Treatment with high-dose statins results in plaque
stabilization, suggests previous study. Researchers at the Mount Sinai
Cardiac Catheterization Lab have found that patients treated with
intensive statin therapy undergo changes in plaque morphology,
specifically a thickening of the fibrous cap, that are associated with
improved cholesterol transport and distinct genomic changes.
of this study, titled YELLOW II (Reduction in Yellow Plaque by
Aggressive Lipid-Lowering Therapy), were published in the
Journal of the American College of Cardiology
‘Patients treated with intensive statin therapy undergo plaque stabilization associated with improved cholesterol transport and distinct transcriptomic perturbations.’
"While previous studies including our own have
shown that treatment with high-dose statins results in plaque
stabilization, we wanted to explore the mechanistic basis of changes in
plaque morphology, especially focusing on how is the fat removed from
the plaque," said lead investigator Annapoorna Kini, Director of the
Cardiac Catheterization Laboratory at Mount Sinai Heart.
are promising and provide a wider snapshot of how high-dose statin
therapy exerts its influence, and points to underlying changes in gene
expression that result from treatment. We see many patients who develop
blockages, despite taking their medications and improving their LDL
cholesterol levels and blood chemistry. We're optimistic this research
will help lead to future answers."
The study included 85 patients
with stable multivessel coronary artery disease who underwent PCI for a
culprit lesion. Patients also underwent multimodality imaging of an
obstructive nonculprit lesion with optical coherence tomography (OCT),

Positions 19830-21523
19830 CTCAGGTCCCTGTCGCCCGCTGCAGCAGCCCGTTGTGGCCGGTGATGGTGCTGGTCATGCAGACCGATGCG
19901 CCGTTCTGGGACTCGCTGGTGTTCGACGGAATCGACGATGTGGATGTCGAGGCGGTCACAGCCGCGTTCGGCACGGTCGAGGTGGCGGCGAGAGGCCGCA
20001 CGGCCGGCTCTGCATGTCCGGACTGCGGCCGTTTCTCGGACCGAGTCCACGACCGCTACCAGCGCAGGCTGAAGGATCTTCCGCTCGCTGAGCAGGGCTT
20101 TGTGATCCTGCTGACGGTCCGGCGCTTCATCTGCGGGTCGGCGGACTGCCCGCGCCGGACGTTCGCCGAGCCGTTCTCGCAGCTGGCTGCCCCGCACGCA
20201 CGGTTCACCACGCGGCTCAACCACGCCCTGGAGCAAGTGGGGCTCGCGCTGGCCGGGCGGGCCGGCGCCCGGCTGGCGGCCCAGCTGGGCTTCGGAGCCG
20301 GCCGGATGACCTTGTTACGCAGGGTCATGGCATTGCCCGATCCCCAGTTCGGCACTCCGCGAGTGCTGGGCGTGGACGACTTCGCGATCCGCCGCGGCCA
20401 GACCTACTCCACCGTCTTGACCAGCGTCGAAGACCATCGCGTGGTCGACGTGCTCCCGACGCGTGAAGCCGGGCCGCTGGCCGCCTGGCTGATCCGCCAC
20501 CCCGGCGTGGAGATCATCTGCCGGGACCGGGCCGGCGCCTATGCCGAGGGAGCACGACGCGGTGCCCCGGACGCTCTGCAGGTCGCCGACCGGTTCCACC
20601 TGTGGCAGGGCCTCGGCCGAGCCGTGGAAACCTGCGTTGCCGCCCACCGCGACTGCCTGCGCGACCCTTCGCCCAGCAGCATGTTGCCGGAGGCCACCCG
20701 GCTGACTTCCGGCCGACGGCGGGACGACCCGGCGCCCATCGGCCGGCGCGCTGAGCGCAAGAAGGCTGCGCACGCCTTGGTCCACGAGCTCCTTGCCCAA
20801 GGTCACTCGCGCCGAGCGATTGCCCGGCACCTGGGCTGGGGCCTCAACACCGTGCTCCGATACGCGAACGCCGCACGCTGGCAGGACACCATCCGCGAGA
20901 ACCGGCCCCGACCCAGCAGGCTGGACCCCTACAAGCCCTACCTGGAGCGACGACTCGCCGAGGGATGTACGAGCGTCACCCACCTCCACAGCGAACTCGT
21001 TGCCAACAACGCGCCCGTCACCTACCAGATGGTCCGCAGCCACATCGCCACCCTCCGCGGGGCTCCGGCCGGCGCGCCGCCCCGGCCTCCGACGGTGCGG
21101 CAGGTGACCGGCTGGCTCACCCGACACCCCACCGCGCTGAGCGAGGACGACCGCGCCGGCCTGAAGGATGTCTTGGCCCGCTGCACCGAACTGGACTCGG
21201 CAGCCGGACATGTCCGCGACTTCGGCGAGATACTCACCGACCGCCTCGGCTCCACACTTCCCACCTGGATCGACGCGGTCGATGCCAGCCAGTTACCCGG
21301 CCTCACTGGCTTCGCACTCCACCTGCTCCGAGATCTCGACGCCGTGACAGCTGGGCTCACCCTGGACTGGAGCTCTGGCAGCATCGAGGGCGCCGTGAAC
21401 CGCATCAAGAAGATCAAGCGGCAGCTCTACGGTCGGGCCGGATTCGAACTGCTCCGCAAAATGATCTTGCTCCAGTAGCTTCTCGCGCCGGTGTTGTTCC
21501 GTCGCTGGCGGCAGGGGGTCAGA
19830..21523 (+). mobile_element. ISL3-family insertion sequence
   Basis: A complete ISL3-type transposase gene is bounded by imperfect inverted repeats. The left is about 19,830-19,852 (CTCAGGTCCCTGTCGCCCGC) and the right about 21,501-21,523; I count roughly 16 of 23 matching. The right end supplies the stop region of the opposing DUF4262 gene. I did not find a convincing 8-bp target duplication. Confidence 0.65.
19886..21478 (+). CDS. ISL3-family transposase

near-infrared spectroscopy, and intravascular ultrasound (IVUS).
Cholesterol efflux capacity (CEC) was assessed. Following enrollment,
patients were treated with high doses of rosuvastatin for eight to 12 weeks and
then follow-up imaging, CEC and genomic changes were reassessed.
addition to markedly lower bad cholesterol, inflammation and improved
cholesterol efflux, the researchers also evaluated gene expression in
isolated samples of peripheral blood mononuclear cells before and after
high-dose statin therapy. They identified six differentially expressed
genes which were involved in cholesterol synthesis (SQLE), regulation of
fatty acid unsaturation (FADS1), cellular cholesterol uptake (LDLR),
cholesterol efflux (ABCA1, ABCG1), and inflammation (DHCR24).
transcriptomic research is an attempt to isolate specific genomic
biomarkers that might one day be used to identify responders to statin
therapy, without the need for invasive imaging," said Joel Dudley, Associate Professor of Genetics and Genomic Sciences and Director of the
Institute for Next Generation Healthcare at the Icahn School of
Medicine at Mount Sinai.
Dr. Narula, the director of imaging
services at Sinai added that "this study was a unique attempt at bring
the best of clinical, intravascular imaging, cell biology and genomic
studies together. This is the true example of the translational science
as best as it gets."
"This study was able to recruit 85 patients
in a short time from a single center for this very involved research
effort. It is a monumental feat and speaks high of Mount Sinai
Catheterization laboratory which carries out the largest number of
interventions in the country with the best safety data," said study
author Samin K. Sharma, Director of Clinical and Interventional
Cardiology at The Mount Sinai Hospital. "This study has now demonstrated
that Sinai cath lab can deliver the quality research at the same level
as it has done so for outstanding patient care."